Now we are not considering courses that were in events and then taken out. Such as the PGA West Stadium course, that was in the 1987 Bob Hope Chrysler Classic. The PGA Tour pros had found it too hard compared to the other courses in the event. Instead the more user friendly Palmer Private Course was added.
Now the Jack Nicklaus Private, which is a little gentler than the Nicklaus Resort Tournament Course, is also in the Humana Challenge.
While the Stadium and Nicklaus Tournament courses remain a part of the PGA Tour Qualifying School, they are not in regular PGA Tour events. The Stadium Course is severe and penal almost start to finish—everything after the first hole anyway.
Yet in 1987, when it was the final-round course for the Bob Hope, Corey Pavin won—a short hitter on a long and severe course. Some of the holes on the Nicklaus Tournament course were incredibly demanding, but Tom Kite shot a 62 there in very chilly and windy weather during the Grand Slam in 1992.
Torrey Pines Golf Links in La Jolla used to be a public course in iffy shape. That is, until it was announced that the US Open was headed their way. Now, whether you like the course more or less after the renovation it still has some scenery to equal Pebble Beach, but you cannot see waves crashing into rocks and the ocean is not alongside as many holes.
It is mainly visible on the front nine from the third through the sixth. Then it’s gone until the 13th tee. The North Course has some spectacular views of the Pacific, but it is shorter and regarded as several strokes easier than the South Course, which is the US Open track.
Strangely enough, a recent survey of favorite golf courses of PGA Tour players was taken by Golf Digest. The west coast events are listed where the courses fell in comparison to all the courses they play.
1. Augusta National GC.
2. This will shock you, but Harbour Town Golf Links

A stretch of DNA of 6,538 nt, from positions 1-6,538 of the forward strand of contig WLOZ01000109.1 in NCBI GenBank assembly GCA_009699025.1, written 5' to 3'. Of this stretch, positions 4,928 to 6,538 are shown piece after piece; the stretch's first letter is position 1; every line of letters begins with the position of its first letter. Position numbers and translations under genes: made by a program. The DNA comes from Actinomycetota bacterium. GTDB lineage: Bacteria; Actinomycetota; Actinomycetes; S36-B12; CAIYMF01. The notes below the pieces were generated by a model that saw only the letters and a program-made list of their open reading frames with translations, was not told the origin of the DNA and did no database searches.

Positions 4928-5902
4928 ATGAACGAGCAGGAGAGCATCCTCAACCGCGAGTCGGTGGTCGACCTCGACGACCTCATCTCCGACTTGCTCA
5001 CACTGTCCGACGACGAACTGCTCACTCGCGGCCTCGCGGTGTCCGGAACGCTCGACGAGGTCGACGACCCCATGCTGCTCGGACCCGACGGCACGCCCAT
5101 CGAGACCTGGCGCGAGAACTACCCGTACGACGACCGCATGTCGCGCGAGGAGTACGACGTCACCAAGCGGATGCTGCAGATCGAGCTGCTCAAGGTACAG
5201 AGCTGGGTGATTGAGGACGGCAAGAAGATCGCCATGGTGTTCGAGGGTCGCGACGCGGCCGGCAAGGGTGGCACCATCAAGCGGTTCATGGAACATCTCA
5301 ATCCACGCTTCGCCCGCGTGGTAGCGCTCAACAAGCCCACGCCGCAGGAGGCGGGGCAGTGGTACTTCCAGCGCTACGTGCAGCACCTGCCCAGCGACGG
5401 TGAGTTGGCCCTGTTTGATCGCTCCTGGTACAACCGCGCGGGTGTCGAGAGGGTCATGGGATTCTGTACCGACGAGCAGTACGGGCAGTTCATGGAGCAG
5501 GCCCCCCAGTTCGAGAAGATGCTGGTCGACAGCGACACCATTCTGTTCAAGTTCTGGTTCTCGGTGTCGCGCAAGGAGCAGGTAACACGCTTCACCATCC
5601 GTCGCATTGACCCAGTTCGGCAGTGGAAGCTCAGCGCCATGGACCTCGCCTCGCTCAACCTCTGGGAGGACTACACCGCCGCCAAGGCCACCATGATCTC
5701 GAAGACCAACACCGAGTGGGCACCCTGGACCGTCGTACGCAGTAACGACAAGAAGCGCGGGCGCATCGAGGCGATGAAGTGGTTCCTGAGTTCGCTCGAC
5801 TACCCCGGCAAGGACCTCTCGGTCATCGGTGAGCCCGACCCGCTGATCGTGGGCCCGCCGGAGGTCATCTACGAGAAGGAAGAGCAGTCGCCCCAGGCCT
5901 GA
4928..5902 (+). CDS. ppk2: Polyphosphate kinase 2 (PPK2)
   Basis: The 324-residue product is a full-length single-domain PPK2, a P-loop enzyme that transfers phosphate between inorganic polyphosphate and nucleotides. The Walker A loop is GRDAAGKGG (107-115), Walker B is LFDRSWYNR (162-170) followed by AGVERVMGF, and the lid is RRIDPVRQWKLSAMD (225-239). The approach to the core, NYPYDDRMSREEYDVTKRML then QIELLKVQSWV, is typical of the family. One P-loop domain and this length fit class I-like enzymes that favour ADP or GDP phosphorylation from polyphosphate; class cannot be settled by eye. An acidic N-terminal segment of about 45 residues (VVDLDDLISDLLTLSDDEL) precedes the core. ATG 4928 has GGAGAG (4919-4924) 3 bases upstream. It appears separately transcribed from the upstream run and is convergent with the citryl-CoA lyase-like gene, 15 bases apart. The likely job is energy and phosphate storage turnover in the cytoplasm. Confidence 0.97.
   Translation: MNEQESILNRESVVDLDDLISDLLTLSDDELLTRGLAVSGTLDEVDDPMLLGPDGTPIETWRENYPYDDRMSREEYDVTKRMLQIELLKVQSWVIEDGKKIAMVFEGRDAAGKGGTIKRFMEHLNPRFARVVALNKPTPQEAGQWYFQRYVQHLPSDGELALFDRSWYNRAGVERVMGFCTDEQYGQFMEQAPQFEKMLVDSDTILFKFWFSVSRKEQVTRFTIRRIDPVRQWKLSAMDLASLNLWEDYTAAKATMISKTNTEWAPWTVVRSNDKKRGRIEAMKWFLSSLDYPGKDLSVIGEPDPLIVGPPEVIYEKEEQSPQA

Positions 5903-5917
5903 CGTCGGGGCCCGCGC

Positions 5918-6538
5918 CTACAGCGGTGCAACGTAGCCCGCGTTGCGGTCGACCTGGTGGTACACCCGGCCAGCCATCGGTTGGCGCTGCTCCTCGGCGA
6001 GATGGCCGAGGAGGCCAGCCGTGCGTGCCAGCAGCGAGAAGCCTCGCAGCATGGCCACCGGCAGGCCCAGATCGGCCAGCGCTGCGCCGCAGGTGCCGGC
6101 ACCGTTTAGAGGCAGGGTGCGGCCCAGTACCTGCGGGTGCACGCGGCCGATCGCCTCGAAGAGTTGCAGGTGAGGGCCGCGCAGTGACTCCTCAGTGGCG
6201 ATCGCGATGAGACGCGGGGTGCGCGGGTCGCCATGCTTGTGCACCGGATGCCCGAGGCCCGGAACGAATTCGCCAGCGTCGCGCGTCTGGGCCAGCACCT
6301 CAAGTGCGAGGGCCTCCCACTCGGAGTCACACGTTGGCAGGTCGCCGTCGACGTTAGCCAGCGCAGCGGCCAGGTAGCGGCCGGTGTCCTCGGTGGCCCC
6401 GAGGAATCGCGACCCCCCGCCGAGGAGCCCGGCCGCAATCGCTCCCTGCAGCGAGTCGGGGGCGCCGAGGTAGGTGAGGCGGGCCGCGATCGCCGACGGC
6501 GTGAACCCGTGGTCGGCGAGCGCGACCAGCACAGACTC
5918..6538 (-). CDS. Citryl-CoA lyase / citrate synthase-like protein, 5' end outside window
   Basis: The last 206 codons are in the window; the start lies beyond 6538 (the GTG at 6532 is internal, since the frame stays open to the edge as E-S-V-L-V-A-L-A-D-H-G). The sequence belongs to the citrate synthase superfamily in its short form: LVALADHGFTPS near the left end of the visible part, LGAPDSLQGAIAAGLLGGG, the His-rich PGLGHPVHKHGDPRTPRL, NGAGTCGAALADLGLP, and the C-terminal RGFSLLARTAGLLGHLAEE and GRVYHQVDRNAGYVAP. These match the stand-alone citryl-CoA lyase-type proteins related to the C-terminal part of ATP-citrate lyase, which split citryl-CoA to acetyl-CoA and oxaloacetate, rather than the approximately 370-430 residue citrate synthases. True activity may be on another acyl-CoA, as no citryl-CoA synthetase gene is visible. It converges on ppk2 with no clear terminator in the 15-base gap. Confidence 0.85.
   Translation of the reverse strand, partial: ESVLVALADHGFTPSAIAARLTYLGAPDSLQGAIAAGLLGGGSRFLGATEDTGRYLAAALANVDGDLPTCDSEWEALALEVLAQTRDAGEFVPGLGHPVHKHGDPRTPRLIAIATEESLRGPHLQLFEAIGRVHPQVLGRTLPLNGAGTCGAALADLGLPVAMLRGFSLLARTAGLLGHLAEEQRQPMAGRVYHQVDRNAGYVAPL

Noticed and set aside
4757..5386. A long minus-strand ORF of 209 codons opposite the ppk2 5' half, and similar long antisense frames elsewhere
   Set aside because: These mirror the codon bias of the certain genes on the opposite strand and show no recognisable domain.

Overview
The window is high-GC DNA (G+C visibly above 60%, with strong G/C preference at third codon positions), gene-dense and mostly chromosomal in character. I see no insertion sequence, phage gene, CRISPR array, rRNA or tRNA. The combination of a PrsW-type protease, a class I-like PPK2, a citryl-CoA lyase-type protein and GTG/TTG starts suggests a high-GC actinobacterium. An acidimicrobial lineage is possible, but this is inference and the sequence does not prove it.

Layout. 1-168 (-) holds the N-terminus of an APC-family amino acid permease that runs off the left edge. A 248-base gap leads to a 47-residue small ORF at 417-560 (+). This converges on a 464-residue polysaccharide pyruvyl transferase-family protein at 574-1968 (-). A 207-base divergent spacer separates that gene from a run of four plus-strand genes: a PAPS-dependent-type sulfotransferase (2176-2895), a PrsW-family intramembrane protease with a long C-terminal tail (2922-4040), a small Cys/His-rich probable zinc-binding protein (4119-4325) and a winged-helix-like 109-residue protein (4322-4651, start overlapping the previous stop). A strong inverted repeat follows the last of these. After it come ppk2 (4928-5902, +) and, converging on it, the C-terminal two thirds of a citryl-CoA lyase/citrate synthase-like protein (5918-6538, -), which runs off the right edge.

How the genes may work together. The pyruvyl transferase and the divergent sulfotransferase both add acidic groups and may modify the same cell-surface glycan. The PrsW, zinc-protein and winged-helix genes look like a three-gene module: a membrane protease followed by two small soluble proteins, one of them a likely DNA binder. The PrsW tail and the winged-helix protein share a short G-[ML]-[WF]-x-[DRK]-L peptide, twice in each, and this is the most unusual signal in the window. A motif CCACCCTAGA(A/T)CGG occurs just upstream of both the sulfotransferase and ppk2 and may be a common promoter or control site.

3. Riviera CC
4. Pebble Beach GL
13. Spyglass Hill GC
30. Cordevalle GC
31. Torrey Pines - South
36. PGA West - Arnold Palmer Private
44. PGA West - Jack Nicklaus Private
48. Torrey Pines GC - North
My order would be somewhat different, but not much. Since Cordevalle is not one that I’ve seen, it is unfair for me to rank it. But based on the Tour player comments, it can’t be all bad. Or else the accommodations are out of this world, and that’s supposedly the case. The rest I know and two of them I helped with on the opening day festivities ( PGA West).
My decision on the ranking is based on who won at the venues because the kind of champions a course produces over time is both a reflection of the field and the courses. Since tournaments go in and out of favor, just as we are seeing with the Humana Challenge coming back into favor, winners can also vary depending on who shows up.
But a clear for instance is that Phil Mickelson has won every tournament in the West Coast Swing. The last one was the Northern Trust Open, otherwise known historically as the LA Open. The first was the Buick Invitational, now the Farmers Insurance Open. Second was the AT&T National Pro Am. Third was the Bob Hope, but he did not typically play that event.
Having seen all those courses many times, Riviera has to top the list, although the seventh and eighth holes at Pebble Beach are spectacularly dramatic.
Riviera has exquisite bunkering on many of the holes. It is whimsy, including a bunker in middle of the par three sixth green. It has a ridiculously hard 18th hole—hard because it is uphill and the fairway sends the ball to the right when you need to be in the left center.